During the Innovation Room of the Centre of Education and Learning on 11 November 2016, Walter van den Broek (Director of Psychiatric Residency Training at Erasmus MC) and Silvia Mamede (Department of Psychology, Erasmus University), talked about their research on teaching clinical reasoning. This article contains a summary and video of their presentation.
Research on teaching clinical reasoning (the process in which doctors recognize the key features of an ailment) is very scarce. Traditionally, developing medical students’ clinical reasoning has been left to clinical rotations. However, these rotations usually offer limited practice and suboptimal supervision. Medical schools have recently responded by organizing clinical reasoning courses.
The most prevalent approach in clinical reasoning courses is the serial-cue approach. This approach simulates a real clinical encounter, in which students are required to make a step-by-step diagnosis. They are provided with some of the patient's complaints, but need to indicate which additional information they need to arrive at a diagnosis.
While serial-cue is the most prevalent approach in teaching clinical reasoning, it may not be the best. It does not seem consistent with how clinical reasoning is actually learned. Scarce empirical research indicates that other approaches may be more effective:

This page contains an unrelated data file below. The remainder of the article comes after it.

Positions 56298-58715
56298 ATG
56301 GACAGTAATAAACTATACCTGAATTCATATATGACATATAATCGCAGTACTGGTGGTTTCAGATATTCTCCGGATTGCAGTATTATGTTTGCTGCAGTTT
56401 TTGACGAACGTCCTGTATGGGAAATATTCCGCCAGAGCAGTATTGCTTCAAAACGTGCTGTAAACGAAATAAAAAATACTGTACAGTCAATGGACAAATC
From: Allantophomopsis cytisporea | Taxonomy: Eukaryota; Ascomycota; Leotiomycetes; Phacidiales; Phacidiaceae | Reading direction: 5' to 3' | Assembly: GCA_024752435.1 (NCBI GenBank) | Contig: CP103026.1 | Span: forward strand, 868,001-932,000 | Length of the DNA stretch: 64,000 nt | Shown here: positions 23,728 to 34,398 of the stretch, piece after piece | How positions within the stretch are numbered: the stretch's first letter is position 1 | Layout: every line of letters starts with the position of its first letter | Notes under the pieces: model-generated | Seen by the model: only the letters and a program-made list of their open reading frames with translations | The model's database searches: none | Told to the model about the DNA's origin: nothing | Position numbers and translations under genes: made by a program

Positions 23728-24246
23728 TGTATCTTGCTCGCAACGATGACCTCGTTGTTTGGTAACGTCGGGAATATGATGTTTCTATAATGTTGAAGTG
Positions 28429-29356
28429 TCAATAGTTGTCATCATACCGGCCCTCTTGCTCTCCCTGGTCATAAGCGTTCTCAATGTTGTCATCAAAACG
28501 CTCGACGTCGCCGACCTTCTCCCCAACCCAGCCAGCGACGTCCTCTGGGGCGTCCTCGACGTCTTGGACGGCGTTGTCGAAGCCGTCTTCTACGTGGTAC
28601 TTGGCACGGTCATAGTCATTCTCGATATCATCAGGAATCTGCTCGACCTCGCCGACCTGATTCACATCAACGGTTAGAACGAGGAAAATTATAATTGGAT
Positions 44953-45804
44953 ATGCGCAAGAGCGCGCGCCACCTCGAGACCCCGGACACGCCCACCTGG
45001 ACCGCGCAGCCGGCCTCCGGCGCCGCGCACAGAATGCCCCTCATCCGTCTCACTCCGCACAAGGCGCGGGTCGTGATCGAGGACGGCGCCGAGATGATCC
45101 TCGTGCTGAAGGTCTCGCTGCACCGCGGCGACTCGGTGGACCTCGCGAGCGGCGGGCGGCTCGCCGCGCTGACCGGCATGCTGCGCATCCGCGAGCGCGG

- Self explanation: while diagnosing clinical cases, students read the case and explain it aloud to themselves. The students are directly presented with the complete case, unlike the step-by-step serial-cue approach.
- Structured reflection: students compare cases in which patients have similar complaints. They are asked to indicate which signs and symptoms support their diagnostic hypothesis, and which ones do not.
To compare the effectiveness of the serial-cue, self-explanation and structured reflection approaches, Silvia Mamede and Walter van den Broek did their own research, testing a total of 385 second year medical students. All of them were presented with the same diagnostic test.
While there might have been some influencing factors (initial competence, participants' perception of the study), the research showed interesting results:
- In the two-week learning phase, students who used the serial-cue approach performed better;
- In the test phase, students who used self-explanation and structured reflection performed better.